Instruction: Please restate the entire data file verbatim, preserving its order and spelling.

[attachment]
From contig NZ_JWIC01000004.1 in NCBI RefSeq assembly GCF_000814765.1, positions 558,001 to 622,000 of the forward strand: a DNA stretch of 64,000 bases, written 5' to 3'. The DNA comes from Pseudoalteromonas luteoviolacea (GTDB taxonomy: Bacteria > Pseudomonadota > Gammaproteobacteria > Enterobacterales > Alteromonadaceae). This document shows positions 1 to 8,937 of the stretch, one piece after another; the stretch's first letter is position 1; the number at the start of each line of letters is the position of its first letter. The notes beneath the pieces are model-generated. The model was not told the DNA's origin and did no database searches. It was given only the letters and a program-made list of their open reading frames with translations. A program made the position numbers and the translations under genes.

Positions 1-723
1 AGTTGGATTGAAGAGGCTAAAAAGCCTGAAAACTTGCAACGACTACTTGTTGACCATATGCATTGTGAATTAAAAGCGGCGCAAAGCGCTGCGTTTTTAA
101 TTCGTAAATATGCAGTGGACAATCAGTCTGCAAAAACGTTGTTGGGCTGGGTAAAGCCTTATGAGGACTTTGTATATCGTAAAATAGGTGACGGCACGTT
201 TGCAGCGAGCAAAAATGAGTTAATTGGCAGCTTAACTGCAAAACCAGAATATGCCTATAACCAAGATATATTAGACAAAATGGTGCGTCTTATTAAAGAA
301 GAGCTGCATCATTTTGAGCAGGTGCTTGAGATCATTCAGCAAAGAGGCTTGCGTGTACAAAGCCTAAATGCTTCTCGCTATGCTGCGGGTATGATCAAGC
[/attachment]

From contig NZ_JWIC01000004.1 in NCBI RefSeq assembly GCF_000814765.1, positions 558,001 to 622,000 of the forward strand: a DNA stretch of 64,000 bases, written 5' to 3'. The DNA comes from Pseudoalteromonas luteoviolacea (GTDB taxonomy: Bacteria > Pseudomonadota > Gammaproteobacteria > Enterobacterales > Alteromonadaceae). This document shows positions 1 to 8,937 of the stretch, one piece after another; the stretch's first letter is position 1; the number at the start of each line of letters is the position of its first letter. The notes beneath the pieces are model-generated. The model was not told the DNA's origin and did no database searches. It was given only the letters and a program-made list of their open reading frames with translations. A program made the position numbers and the translations under genes.

Positions 1-723
1 AGTTGGATTGAAGAGGCTAAAAAGCCTGAAAACTTGCAACGACTACTTGTTGACCATATGCATTGTGAATTAAAAGCGGCGCAAAGCGCTGCGTTTTTAA
101 TTCGTAAATATGCAGTGGACAATCAGTCTGCAAAAACGTTGTTGGGCTGGGTAAAGCCTTATGAGGACTTTGTATATCGTAAAATAGGTGACGGCACGTT
201 TGCAGCGAGCAAAAATGAGTTAATTGGCAGCTTAACTGCAAAACCAGAATATGCCTATAACCAAGATATATTAGACAAAATGGTGCGTCTTATTAAAGAA
301 GAGCTGCATCATTTTGAGCAGGTGCTTGAGATCATTCAGCAAAGAGGCTTGCGTGTACAAAGCCTAAATGCTTCTCGCTATGCTGCGGGTATGATCAAGC